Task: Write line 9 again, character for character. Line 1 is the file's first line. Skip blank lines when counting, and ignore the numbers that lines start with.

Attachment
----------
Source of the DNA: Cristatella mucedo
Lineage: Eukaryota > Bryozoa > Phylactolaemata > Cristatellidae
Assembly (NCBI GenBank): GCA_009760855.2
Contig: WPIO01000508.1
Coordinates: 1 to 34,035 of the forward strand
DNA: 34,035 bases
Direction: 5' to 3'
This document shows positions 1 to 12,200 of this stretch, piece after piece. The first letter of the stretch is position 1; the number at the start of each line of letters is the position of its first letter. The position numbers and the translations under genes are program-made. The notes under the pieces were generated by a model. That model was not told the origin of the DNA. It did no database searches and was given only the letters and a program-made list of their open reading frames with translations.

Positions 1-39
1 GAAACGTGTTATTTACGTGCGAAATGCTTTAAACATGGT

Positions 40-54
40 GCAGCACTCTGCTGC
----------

Positions 1-39